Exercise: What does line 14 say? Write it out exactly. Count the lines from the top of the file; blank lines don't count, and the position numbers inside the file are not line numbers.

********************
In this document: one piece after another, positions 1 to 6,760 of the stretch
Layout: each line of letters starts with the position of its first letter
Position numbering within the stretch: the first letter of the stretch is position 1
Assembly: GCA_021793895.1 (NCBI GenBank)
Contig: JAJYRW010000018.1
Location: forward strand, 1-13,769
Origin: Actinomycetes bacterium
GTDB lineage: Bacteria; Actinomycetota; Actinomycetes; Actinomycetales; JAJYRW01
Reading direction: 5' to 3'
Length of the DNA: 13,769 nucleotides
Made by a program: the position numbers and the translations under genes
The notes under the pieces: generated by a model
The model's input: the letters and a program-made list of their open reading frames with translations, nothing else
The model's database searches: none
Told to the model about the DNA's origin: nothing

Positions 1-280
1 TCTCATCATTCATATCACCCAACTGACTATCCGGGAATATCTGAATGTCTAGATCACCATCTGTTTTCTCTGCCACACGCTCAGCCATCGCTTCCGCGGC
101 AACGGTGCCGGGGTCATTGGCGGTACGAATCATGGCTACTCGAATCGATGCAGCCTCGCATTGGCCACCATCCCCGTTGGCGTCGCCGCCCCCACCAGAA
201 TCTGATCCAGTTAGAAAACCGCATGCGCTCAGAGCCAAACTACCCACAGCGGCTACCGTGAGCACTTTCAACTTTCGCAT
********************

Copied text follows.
The model's database searches: none